100 series and Gibb River RD

Submitted: Friday, Mar 16, 2012 at 12:15
ThreadID: 92552 Views:1623 Replies:3 FollowUps:0
This Thread has been Archived
Hi we are going to the Kimberley region in July we will leave the van in and do the Gibb River Rd and Mitchell falls with the tent. I have compression springs in the rear and EFS shocks all around is there anything else I need to to to my 100 series T/Diesle to do this trip
Thanks Tony
Back Expand Un-Read 0 Moderator

Reply By: Kris and Kev - Friday, Mar 16, 2012 at 12:49

Friday, Mar 16, 2012 at 12:49
Watch out for dirty fuel and lower your tyre pressure and you should be fine. Although the road to the Mitchell Plateau can be really bad with corrugations and large rocks stickling out, with sensible driving it is fine. We tried to sit on 80 kph when we were there last year, towing our camper, and both sat perfectly. The problem with the road after the Kalumburu turnoff is that the road, or track, is narrow and windy; therefore it can be difficult to get to a nice speed over the corrugations. Plus you have to watch for the idiots who don’t care about others.
We did a front tyre in on this section because we hit one of the large rocks sticking out, at speed. Just did not see it until the last minute. Bruised the side wall.
The people at Drysdale Station are very helpful and put on a nice feed, and cold beer!
But the trip is an absolute must do. Make sure you take the helicopter trip from the Mitchell Plateau camping ground.
We also went up to Kalumburu and spent a few days at a beach side camp.
So have fun, Kevin.
AnswerID: 480527

Reply By: Teejay - Friday, Mar 16, 2012 at 16:34

Friday, Mar 16, 2012 at 16:34
Hi Tony,

I'd recommend spare shocks. The track to Mitchell Falls claims a lot of overheated shocks each season. I found the Kalumbaru Road comfortable at 70 to 80 kph. Move over for on-coming traffic though as some will be doing 100 and throwing stones out. The Mitchell Falls Track was more 40Kph.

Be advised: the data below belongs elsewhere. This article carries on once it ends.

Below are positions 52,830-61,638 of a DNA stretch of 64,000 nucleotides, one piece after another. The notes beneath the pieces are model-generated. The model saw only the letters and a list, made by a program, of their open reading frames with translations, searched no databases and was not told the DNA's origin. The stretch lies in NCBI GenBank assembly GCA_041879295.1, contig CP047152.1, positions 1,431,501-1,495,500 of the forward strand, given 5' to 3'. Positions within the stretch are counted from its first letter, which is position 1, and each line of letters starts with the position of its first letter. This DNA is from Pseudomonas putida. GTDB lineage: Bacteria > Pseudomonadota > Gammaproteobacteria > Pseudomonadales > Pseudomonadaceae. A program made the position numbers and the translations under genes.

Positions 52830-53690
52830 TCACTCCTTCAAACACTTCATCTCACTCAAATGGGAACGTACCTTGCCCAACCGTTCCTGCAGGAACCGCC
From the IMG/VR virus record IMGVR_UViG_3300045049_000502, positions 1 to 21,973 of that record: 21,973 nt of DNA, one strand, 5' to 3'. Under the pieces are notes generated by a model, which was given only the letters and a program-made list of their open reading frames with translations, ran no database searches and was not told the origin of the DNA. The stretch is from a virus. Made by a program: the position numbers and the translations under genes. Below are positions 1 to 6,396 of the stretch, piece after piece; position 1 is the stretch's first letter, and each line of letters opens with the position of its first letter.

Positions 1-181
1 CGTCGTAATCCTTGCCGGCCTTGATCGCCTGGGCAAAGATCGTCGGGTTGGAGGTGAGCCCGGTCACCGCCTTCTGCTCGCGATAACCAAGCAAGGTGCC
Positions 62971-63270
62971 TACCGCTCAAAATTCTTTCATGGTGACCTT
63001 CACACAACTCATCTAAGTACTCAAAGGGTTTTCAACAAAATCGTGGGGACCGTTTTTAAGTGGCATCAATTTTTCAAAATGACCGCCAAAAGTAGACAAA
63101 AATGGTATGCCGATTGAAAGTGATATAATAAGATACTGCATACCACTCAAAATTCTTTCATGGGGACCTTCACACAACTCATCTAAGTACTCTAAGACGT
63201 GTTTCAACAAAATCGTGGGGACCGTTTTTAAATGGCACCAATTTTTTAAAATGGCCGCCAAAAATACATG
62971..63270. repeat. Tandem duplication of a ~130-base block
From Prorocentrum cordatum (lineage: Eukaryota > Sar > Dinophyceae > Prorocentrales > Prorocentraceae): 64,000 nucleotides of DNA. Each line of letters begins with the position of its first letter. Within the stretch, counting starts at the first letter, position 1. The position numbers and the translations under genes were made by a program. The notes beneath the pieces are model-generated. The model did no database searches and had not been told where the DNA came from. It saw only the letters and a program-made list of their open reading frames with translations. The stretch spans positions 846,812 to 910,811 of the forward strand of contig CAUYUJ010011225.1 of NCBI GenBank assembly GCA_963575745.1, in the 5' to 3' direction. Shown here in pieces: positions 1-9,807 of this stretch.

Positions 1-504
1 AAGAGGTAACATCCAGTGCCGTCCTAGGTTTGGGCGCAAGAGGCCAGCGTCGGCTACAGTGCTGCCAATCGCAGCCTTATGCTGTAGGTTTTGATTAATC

Here's my video of Kalumbaru rd, if you turn it up loud you'll get a good idea of what the corrugations are like.

Tony too.

AnswerID: 480547

Reply By: MEMBER - Darian, SA - Friday, Mar 16, 2012 at 18:37

Friday, Mar 16, 2012 at 18:37
While most travellers see that region incident free, those roads can play games with even the best prepared and carefully driven vehicles. Apart from keeping your load down to the minimum, adjusting tyre pressures and taking it quite easy, taking a spare front and rear shocker, with bushes, is the smart thing in my view. Other considerations (extra to the normal trip tools and sundry spares) could include... a tyre repair plug kit, a few mixed nuts and bolts, plenty of mixed cable ties, duct tape - anything that could come loose, probably will. Presume you have a water-crossing tarp and mesh for a bug screen. Anything you have that enables you to keep mobile can provide a huge benefit if you do have "a situation" - breakdown recovery is costly and if parts are ordered from a long way off, you could be a guest of the beautiful Kimberley for longer than planned :-o) ........Anne's advice on the various pages at the [ Drysdale River Station ] website are worth the read.
AnswerID: 480560

Sponsored Links

Popular Products (13)